8. Girl Talk, All Day — Gregg Gillis, a.k.a. Girl Talk, is doing something better than anyone has ever done it before. Well, anyone besides his younger self. His latest sound collage, All Day, isn't quite as amazing as Feed the Animals, my top album of 2008, but it's pretty damned good.
9. Weezer, Pinkerton (Deluxe Reissue) — I know some people will bitch about the inclusion of a reissue on a list of the best albums of the year — I'm pretty sure I've never done it before — but the deluxe Pinkerton reissue earns its place. The original 1996 album is obviously a touchstone, but it's the additional album's worth of extra tracks that put this album in my top 10 of 2010.
10. Best Coast: Crazy for You — Another year of great releases from Los Angeles lo-fi bands — Wavves, No Age — with no commercial breakthrough in sight. Bethany Cosentino's delightfully hazy debut, which has just a few songs about some boy she may or may not "like" just a little was the best of the bunch this year.
Name: Chris Hansen Orf
Most played song on my iTunes: "Near You" by Teenage Fanclub
Best concert I saw in 2010: Merle Haggard at Mesa Arts Center
Favorite single of 2010: "Fuck You" by Cee-Lo Green
1. Jamey Johnson: The Guitar Song — Country music fans holding out for Nashville's redemption have their torchbearer in biker-bearded Jamey Johnson, who against all Nashville conventions put out a two-disc collection of mostly self-penned and co-written tunes that hark back to the 1970s golden age of outlaw country. The Guitar Song is not only the best country album of 2010, it's the best country album of the decade. It's a sprawling, bluesy, traditional, pedal steel-laden "fuck you" to contemporary pop/country. And it went gold, too, proving that the public will buy an honest-to-God country album.
2. Marty Stuart: Ghost Train (The Studio B Sessions) — Perhaps more than any other contemporary country artist, Marty Stuart respects country music's traditions — in addition to being a shit-hot guitarist and a great singer/songwriter, Stuart is also a published country music journalist and historian. Ghost Train (The Studio B Sessions) is a love letter to the genre, a jambalaya of Bakersfield twang, bluegrass, rockabilly and heartbreak ballads.
3. Merle Haggard: I Am What I Am — Merle Haggard is simply the greatest country artist to ever breathe. He has a bigger body of work than Hank Williams, a longer career than Buck Owens or Johnny Cash, and he has remained true to himself throughout country's tectonic shifts through the Nashville Sound and today's current Swiftian country pop.
4. Drive-By Truckers: Big To-Do — Led by singer/songwriters Patterson Hood (son of Muscle Shoals studio legend David Hood) and Mike Cooley (grandson of '40s and '50s country legend and wife-murderer Spade Cooley), Drive-By Truckers' "Neil Young meets Lynyrd Skynyrd" thrash-and-bash twang comes closer to carrying on Uncle Tupelo's No Depression-era country punk blueprint than other band in the genre.
5. Darrell Scott: A Crooked Road — If you listen to contemporary country radio, you've heard some Darrell Scott songs ("Long Time Gone" by the Dixie Chicks and Travis Tritt's "It's a Great Day to Be Alive"), but you've probably never heard Scott singing them. For "A Crooked Road," Scott recorded the double-disc set in his home studio playing every instrument himself. The result is a work of stunning lyrical and acoustic beauty.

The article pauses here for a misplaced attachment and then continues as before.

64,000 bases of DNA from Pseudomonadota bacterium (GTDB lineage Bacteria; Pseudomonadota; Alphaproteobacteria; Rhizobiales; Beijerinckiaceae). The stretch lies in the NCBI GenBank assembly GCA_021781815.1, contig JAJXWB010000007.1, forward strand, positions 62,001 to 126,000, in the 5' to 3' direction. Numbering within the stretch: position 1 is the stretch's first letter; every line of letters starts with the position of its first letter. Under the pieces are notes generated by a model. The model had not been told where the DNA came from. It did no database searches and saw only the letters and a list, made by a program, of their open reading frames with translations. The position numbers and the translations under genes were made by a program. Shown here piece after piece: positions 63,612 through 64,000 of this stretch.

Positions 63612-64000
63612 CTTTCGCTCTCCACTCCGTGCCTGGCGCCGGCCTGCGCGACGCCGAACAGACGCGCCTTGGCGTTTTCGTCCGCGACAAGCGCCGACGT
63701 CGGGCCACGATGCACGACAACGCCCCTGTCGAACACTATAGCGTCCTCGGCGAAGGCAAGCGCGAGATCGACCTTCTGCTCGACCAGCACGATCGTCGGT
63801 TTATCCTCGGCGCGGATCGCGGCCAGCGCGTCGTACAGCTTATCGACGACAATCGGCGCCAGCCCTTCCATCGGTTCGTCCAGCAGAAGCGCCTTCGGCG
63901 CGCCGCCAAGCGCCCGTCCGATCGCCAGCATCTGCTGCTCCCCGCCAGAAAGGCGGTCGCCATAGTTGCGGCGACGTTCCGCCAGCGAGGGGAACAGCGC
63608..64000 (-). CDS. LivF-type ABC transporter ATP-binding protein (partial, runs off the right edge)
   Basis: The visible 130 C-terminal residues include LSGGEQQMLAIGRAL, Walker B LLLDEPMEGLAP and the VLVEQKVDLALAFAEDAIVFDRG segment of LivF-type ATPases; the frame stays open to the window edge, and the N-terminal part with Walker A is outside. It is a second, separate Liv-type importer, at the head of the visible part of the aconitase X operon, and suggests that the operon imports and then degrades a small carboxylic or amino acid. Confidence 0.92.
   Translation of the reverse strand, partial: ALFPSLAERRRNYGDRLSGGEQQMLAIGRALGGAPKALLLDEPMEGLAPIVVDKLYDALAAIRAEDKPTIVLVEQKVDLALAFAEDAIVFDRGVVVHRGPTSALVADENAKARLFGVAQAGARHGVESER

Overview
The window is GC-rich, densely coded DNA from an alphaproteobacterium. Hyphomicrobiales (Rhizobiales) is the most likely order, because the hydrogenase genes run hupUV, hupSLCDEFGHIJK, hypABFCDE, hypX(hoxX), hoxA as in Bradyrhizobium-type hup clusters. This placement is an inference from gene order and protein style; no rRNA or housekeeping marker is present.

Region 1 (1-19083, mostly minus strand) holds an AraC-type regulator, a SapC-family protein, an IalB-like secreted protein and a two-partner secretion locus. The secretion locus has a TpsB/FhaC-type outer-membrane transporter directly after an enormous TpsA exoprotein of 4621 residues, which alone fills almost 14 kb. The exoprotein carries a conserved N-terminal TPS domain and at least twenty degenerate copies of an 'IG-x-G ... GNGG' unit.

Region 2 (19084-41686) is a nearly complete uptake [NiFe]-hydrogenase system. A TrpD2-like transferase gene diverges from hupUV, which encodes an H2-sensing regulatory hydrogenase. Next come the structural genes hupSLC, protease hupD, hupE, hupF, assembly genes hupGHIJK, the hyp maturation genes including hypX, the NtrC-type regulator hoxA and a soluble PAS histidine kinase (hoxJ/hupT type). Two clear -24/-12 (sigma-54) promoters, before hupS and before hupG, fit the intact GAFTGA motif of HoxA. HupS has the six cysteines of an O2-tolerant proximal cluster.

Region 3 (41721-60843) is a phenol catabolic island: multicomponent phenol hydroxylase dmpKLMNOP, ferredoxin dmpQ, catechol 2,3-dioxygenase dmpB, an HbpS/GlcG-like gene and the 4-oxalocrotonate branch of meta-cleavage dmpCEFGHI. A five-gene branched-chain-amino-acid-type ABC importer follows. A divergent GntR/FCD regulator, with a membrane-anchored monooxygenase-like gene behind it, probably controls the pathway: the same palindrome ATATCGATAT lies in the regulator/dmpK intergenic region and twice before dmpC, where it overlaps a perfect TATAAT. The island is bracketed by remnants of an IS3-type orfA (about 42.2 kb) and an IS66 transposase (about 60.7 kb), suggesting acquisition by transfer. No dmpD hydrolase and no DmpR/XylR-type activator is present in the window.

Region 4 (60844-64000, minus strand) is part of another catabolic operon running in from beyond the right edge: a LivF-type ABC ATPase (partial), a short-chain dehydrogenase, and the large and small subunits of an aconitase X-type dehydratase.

6. Whitey Morgan and the 78's: Whitey Morgan and the 78's — These Michigan-based honky-tonkers are a rough-and-tumble bunch whose barroom twang would not have sounded out of place at legendary beer and blood dive The Blackboard in Bakersfield, circa 1965. A little bit Waylon and a little bit Haggard, this is honky-tonk at its best.
7. Dierks Bentley: Up on the Ridge — Hometown hero Dierks Bentley has sold millions of records and has plenty of country hits, so why record an acoustic bluegrass album and risk alienating his fan base? Because he can. You won't see Kenny Chesney or Trace Adkins attempt something like this — they don't have the chops to pull it off.
8. Old 97's: The Grand Theatre Volume One — After a decade of album misfires and singer/songwriter Rhett Miller's focusing on a rock solo career, The Old 97's have made their best album since 1997's classic Too Far to Care.
9. The Secret Sisters: The Secret Sisters — Produced by roots music icon T-Bone Burnett, Alabamans Lydia and Laura Rogers,, sing pure country harmonies as well as any siblings this side of The Louvin Brothers on their retro-country debut disc.
10. The SteelDrivers: Reckless — Eschewing the drawn-out hippie jams of "newgrass" acts such as Yonder Mountain String Band, The SteelDrivers' compact neo-traditionalist bluegrass song structures owe a debt to both Bill Monroe and Jimmie Rodgers.
Name: Michael Lopez
Most played song on my iTunes: "The Bears Are Coming" by Late of the Pier
Best concert I saw in 2010: Caribou at the Clubhouse
My favorite single of 2010: "Tin Man" by Future Islands
My favorite album of 1970: The Stooges' Fun House
1. Caribou: Swim — A true number one album (and if not the entire album, then one select song) stands out on its very first listen. Swim has that indelible standout quality, thanks in part to its transcendent lead single and first track "Odessa." Those lukewarm about Dan Snaith's music in the past — myself included — were instantly hooked the first time "Odessa" came out of their speakers. Swim is Snaith's most club-worthy album to date, yet it embodies a complex narrative that finds its brilliant crux with the hauntingly melodic closing track, "Jamelia."
2. Deerhunter: Halcyon Digest — Halcyon Digest may be an album appreciated best while listening to it as you're doing something. Though you may initially marginalize the album, further spins reveal a record that demands one's full attention — and there's no better example of this than the song "Helicopter." It starts off innocently enough, but once the chorus kicks in, there may be no more captivatingly sublime moment from this year.
3. LCD Soundsystem: This Is Happening — James Murphy's third LCD Soundsystem album is his most complete work to date. Save the confusing lead single "Drunk Girls," This Is Happening throws right hook after right hook of heavyweight dance-punk blows. The slow tease of "Dance Yrslf Clean" meshes into the Talking Heads-esque "All I Want," while all nine minutes of "You Wanted a Hit" cement the album's legacy.